Tuesday, February 26, 2013

How to Clean Your Bathroom the Green Way (A Guest Post from Helen Davies)

green cleaning methods

My guest today is Helen Davies of Better Bathrooms. She's got great tips on how to use three simple ingredients to not only green up your cleaning routine - but to save you money, too!  -Carissa
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Bathroom cleaning. Necessary, but a teensy bit dull - right?

We use some of the strongest cleaning agents we can get our hands on when we’re cleaning our
bathroom suites because... well think about all that goes on in there. That dirt we’re washing off has to
build up, and I don’t want to think about all those toilet germs!

But if you’re using regular commercially available cleaners, you might actually be doing harm both to the environment and to your body.

See, when you’re done with it, all that cleaning power is going into rivers and streams and soaking into
the earth and finally ending up in the sea.... and as we all know, the water from the land gets sucked
up into the air (I know, I’m just so technical!) and comes back down as rain, snow, whatever. In the
North West of England we get a lot of rain. And I don’t like to think that I’m being rained on (even just a
little bit) by toilet cleaner! Plus you’re breathing in the fumes from cleaners, and fine droplets of spray
cleaner are getting on your skin and being inhaled too...

One alternative is to buy eco-cleaning supplies. This is better for the environment and for your health,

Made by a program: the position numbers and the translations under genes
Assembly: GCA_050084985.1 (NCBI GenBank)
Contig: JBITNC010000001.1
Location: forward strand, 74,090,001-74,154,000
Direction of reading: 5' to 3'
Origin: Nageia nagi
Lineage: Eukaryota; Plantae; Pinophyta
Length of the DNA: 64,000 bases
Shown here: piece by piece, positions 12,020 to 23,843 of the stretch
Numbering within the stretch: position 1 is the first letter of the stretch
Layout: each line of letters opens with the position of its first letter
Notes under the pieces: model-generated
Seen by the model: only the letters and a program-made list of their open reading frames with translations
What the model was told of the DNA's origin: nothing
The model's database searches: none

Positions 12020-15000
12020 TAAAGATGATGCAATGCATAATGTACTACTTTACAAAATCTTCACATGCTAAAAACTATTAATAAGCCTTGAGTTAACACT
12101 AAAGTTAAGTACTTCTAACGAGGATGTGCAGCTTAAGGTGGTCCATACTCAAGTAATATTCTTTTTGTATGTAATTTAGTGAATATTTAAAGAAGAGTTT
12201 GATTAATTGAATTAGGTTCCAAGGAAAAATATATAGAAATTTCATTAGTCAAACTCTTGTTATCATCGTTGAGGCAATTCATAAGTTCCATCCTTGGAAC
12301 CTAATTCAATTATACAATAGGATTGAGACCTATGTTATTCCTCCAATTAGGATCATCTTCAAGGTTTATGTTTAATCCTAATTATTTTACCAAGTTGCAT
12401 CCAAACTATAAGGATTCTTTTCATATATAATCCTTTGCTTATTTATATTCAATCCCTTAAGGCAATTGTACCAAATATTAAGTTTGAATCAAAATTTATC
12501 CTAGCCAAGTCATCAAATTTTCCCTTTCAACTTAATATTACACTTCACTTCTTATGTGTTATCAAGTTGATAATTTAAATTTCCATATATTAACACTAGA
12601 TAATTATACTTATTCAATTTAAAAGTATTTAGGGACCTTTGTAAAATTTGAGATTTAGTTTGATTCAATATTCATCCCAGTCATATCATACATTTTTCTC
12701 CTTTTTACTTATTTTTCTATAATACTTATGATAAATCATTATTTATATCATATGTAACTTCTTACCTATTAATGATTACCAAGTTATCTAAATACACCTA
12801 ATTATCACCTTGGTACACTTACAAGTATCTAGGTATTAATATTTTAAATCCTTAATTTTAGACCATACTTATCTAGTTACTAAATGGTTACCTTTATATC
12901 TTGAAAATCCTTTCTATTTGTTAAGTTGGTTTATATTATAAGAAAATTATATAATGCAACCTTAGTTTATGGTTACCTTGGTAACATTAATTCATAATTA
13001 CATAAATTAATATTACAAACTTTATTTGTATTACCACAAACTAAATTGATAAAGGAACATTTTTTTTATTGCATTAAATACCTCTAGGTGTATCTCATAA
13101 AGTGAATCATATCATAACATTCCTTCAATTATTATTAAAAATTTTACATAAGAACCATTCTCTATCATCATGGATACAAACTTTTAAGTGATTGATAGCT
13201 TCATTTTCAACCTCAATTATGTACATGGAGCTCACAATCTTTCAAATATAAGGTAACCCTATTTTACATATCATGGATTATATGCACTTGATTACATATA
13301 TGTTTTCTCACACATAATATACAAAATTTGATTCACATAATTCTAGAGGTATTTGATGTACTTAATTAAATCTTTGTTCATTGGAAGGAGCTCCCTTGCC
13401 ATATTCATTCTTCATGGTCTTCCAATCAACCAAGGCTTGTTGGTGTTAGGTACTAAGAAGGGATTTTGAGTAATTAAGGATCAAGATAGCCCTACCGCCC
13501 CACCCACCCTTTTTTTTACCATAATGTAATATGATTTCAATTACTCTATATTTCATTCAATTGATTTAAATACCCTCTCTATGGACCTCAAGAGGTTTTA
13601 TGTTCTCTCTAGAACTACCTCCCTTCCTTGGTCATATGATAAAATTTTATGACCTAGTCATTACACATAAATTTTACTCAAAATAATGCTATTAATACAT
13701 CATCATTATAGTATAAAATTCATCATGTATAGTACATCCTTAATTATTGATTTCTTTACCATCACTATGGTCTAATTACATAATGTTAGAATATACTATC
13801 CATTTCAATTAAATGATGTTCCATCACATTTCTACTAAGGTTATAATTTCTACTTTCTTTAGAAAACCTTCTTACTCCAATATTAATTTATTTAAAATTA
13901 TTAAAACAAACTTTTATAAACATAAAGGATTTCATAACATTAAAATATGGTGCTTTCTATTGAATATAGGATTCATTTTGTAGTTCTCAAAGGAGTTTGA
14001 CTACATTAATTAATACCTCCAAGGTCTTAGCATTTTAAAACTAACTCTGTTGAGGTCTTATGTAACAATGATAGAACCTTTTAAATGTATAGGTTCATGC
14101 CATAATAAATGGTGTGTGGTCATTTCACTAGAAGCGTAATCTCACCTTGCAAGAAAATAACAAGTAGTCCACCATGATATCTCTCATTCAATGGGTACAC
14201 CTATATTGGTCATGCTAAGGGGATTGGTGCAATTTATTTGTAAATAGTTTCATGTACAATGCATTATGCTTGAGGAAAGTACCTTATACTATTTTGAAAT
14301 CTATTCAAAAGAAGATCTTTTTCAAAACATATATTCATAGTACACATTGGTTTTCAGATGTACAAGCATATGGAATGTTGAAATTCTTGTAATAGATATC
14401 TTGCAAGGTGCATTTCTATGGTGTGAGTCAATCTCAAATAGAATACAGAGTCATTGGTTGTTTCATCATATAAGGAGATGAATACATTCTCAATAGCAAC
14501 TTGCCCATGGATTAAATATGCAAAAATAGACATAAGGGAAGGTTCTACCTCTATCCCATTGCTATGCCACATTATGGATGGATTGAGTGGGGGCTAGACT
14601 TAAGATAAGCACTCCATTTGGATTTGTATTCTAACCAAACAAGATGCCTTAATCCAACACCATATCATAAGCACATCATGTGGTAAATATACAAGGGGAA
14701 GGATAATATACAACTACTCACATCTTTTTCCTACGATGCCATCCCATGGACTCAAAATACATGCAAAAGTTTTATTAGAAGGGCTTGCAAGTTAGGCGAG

but it’s not great for your bank balance - some of these cleaning products cost a fortune. And while
many of them may be branded as natural alternatives, a quick look at the ingredient lists (if they even have an ingredient list!) often shows an array of unpronounceables. I know that doesn’t necessarily mean these ingredients are bad, but it doesn’t make me trust them a whole lot either!

But with just three basic ingredients (all of which are cheap to buy, easy to store, and non-toxic), your
bathroom will be sparkling clean in no time!

Baking soda:
A mild abrasive (use to scrub areas that need it, without scratching surfaces) and deodorizer.

The juice of a lemon is a natural bleach, is great for degreasing, and can be used to get rid of limescale. Mix with olive oil to create a natural furniture polish for your wooden bathroom furniture. Or cut a lemon in half and use it as a scrubber.

White vinegar:
Dilute with water and add to a spray bottle to make a great all-purpose cleaner. Use it undiluted to clean the bowl of your toilet and attack tough stains and limescale. Add a couple spoonfuls of vinegar to some water in a spray bottle to clean mirrors and glass without smudging.
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Helen Davies is a content writer for Better Bathrooms, who sell good looking contemporary and traditional bathrooms as realistic prices.

This post was sponsored by Better Bathrooms. All opinions in the introduction are mine. Article content is that of the author. Creative Green Living supports healthy and eco friendly cleaning methods and products.


  1. Oh, thank you so much for this post! I need to get busy cleaning, and have all this on hand.

  2. Great post! I am cooking up some DIY cleaning products this weekend so this post is "spot on" for me (-:

  3. Great tips! I have actually been doing more and more DIY cleaning products. Saves money and less toxicity in the home!

  4. Did I miss what we are supposed to use to sanitize and kill germs?

    1. Vinegar as well as the combo of lemon juice with baking soda all kill germs


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